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Directions (1-9): Read the following passage carefully and answer the questions given below it. Certain words have been printed in bold to help you locate them while answering some of the questions.
It is being projected as a boon for the agricultural sector. In reality, it will be the beginning of the end for Indian farmers. It has happened in the West. Ever since big retail-dominated by multi brand retailers has entered the marked, farmers have disappeared and poverty has increased. Today, not more than seven lakh farmers remain on the farms in the West. According to a report, every minute one farmer quits agriculture. Farmers’s incomes have come down by more than forty percent. These days low supermarket prices are being cited as the reason for the exodus of dairy farmers in India.
Despite the destruction of farming globally, administrators in India are aginst allowing foreign direct investment in multi-brand retaining. “The agriculture sector needs well functioning markets to drive growth, employment and economic prosperity in rural areas”, says a discussion paper.
Since, 2006, India has allowed a partial opening up of the retail sector. Have these retail units benefited Indian farmers and the consumers? The answer is no. The argument for setting up of big retail chains is that the supermarket chains will squeeze out the middleman thereby providing higher prices to farmers and at the same time provide large investments for the development of post harvest infrastructure. All these claims are untrue, and big retail has not helped farmers anywhere in the world.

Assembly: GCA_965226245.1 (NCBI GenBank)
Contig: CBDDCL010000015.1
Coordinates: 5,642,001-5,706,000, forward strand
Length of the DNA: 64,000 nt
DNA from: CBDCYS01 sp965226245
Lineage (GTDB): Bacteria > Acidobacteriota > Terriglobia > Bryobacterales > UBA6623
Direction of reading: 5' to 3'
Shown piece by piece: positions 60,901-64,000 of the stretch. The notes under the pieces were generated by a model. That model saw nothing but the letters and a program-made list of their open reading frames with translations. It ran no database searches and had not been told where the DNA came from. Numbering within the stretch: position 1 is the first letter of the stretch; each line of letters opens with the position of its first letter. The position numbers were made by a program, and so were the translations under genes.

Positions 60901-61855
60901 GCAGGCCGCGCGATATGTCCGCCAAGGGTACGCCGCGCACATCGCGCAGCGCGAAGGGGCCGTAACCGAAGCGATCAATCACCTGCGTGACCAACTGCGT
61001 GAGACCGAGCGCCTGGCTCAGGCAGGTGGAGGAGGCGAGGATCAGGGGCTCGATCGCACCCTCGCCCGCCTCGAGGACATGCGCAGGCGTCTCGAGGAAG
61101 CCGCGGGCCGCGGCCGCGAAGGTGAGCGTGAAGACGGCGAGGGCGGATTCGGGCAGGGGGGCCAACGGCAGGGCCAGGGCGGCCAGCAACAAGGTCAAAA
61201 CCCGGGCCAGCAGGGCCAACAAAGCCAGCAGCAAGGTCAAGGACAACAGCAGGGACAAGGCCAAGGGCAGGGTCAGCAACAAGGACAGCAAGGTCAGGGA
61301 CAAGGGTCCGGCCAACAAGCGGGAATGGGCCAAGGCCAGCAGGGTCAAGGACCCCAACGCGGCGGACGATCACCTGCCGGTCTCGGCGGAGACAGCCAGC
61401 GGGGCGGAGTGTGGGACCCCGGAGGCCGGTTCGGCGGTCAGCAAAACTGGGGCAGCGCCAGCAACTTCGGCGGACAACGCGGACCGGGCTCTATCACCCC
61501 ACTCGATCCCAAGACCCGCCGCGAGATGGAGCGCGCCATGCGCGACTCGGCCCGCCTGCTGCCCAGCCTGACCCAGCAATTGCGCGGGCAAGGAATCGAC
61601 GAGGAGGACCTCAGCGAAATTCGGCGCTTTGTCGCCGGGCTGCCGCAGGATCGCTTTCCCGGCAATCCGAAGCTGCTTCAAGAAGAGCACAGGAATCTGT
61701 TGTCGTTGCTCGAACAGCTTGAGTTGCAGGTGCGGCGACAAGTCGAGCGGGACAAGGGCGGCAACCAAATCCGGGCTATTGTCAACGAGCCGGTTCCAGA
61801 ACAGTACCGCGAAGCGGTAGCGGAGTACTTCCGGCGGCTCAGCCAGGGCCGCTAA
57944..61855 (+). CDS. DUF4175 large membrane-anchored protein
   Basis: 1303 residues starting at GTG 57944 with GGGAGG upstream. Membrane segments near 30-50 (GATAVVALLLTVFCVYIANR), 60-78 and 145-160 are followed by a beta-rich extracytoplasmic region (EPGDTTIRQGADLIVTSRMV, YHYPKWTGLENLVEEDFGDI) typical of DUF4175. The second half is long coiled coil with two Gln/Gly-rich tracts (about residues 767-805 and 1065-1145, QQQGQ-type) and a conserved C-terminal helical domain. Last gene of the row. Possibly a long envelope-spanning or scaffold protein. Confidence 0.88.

If the supermarkets were so efficient, why is the West providing a massive subsidy for agriculture. After all the world’s biggest retail giants are based in the West and it should have helped their farmers become economically viable. But it did not happen till 1950, a farmer who would receive about seventy per cent of what was spent on food receives no more than 3 and 4 per cent today. And that is why the farmers there are being supported in the form of direct income support by the government.
A report by the Organisation for Economic Corporation and Development (OECD), a group comprising the richest 30 countries in the world, states explicitly that farm subsidies rose by 22 per cent in 2009, up from 21 per ent in 2008. In just 2009, industrialized countries provided a subsidy of `1,260/- billion. And it is primarily for this reason that farm incomes are lucrative. Take the Netherlands : the average farm family income is 275 per cent of the average household income. This is because of farm subsidies, not supermarkets. India is therefore importing a failed model from the West especially when India is incapable of providing such heavy subsidies of its farmers.
Regarding employment, big retail does not squeeze out middlemen from the food chain. Supermarkets claim that they remove middlemen and therefore are able to provide a higher price to farmers. In reality, what happens is the opposite. Supermarkets are themselves the big middlemen. They replace the small fish. Supermarkets replace the plethora of small middlemen. The muneem clad in a dhoti-kurta is replaced by a smartly dressed up middlemen. So while the farmer pauperizes, the profit of supermarkets multiply.
Based on biased studies by consultancy firms and some institutes, it is believed that supermarkets will create employment and therefore help in ameliorating poverty. This is a flawed assumption. Lessons need to be drawn from a 2004 study done at Pennsylvania State University. The authors measured the impact of a retail boom on poverty in various adjoining states. The comprehensive study clearly brings out that those American states that had more retail stores in 1987, had higher poverty rates by 1999 than the states where fewer stores were set up.